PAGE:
Friday, May 11, 2012

Sunscreen Anyone?

(Originally Posted Wednesday, June 22, 2011)
I am so torn on the whole sunscreen issue.  On the one hand I have incredibly sensitive skin that is extremely fair, burns easily, I have a family history of skin/other cancers and I already have sun damage.  On the other hand, I have sensitive skin that has already been damaged by what I believe is a lifelong exposure to parabens (preservatives found in most commercial personal care products), plus recent research suggests vitamin D, aka "the sunshine vitamin" is essential in helping ward off some serious cancers and a host of other dastardly diseases, commercial sunscreens leave my face red/hot/irritated, and finally, I am committed to trying to reduce the amount of chemicals that go in and on my body.  Furthermore, I get asked quite often whether SkinKissed Naturals' Go Green Tea facial moisturizers have sunscreen in them.  So what is a person to do?  I decided to look into this issue further and share some surprising information with you.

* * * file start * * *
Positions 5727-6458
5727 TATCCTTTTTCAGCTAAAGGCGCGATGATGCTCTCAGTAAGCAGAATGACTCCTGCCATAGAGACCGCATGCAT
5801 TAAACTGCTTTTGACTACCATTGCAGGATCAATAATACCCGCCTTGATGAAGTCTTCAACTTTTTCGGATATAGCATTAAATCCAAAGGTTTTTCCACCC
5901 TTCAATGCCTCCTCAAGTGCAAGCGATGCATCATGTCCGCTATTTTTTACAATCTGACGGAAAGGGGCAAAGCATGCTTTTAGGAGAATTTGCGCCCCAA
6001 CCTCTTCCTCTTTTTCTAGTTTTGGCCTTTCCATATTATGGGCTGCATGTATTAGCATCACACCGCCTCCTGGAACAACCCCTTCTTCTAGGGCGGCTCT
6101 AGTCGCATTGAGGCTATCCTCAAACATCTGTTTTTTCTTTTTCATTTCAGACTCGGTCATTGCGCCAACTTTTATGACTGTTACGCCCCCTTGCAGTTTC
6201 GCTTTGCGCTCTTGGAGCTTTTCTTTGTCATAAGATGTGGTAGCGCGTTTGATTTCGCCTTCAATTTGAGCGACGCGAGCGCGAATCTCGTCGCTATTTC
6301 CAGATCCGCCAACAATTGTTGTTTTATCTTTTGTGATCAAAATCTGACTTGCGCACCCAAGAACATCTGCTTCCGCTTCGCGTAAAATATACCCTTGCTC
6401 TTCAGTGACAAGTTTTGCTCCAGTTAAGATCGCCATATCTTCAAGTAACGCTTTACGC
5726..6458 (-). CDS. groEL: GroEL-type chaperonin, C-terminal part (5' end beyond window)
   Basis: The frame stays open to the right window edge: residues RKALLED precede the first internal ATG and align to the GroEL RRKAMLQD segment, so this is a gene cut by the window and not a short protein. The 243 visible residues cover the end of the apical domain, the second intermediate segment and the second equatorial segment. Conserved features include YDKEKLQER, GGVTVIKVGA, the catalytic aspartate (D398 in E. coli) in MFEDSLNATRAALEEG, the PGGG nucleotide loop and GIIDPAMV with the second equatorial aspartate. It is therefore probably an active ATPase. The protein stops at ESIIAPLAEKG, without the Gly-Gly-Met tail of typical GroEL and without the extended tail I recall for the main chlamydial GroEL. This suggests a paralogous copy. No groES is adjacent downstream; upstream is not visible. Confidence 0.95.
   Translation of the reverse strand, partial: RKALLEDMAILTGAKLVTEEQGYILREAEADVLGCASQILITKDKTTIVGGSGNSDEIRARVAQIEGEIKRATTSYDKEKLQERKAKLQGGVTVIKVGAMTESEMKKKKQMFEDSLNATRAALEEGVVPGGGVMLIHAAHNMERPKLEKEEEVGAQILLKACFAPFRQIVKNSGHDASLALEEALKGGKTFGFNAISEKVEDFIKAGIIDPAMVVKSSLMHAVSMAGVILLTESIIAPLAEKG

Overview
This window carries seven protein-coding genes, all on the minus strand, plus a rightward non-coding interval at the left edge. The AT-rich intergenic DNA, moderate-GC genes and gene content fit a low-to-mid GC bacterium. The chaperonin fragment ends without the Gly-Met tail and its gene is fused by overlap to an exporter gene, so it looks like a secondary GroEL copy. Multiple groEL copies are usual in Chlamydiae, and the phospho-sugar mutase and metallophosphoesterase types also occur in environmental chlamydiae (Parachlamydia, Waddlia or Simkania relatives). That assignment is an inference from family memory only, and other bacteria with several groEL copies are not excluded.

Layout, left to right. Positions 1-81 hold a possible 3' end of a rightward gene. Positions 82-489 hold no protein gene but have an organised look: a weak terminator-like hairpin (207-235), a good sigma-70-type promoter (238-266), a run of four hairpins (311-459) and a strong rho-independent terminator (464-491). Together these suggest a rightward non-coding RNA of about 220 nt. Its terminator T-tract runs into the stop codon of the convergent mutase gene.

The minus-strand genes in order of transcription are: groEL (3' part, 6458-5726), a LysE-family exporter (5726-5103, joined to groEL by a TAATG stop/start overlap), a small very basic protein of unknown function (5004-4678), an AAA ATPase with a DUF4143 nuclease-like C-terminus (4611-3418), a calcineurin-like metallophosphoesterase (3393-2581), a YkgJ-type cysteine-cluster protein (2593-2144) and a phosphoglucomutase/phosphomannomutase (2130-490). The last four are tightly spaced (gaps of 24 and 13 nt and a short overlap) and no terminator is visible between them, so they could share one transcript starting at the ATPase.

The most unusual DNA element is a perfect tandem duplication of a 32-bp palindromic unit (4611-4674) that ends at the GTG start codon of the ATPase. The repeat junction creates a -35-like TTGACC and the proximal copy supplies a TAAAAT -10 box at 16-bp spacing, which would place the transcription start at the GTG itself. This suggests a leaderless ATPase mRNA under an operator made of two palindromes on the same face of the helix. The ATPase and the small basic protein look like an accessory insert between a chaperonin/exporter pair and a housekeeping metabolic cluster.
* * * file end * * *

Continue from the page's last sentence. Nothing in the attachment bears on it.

First of all, Go Green Tea facial moisturizers do not have sunscreen in them, because adding an SPF to a moisturizer automatically makes it an over-the-counter drug according to the FDA, and my insurance will not cover OTC drugs.  However, if you have sensitive skin like me that does not respond well to traditional sunscreens, but would still like to put on some sunscreen in order to be out in the sun, I have a suggestion for you:  Apply your Go Green Tea moisturizer as you would any other day and then layer your sunscreen over the top of that.  This way, you will have the more natural, gentle, good-for-your-skin ingredients directly on your skin and can still get the sunscreen protection you want as well (and perhaps get a bit of a buffer from the harsher chemicals and ingredients in the sunscreen).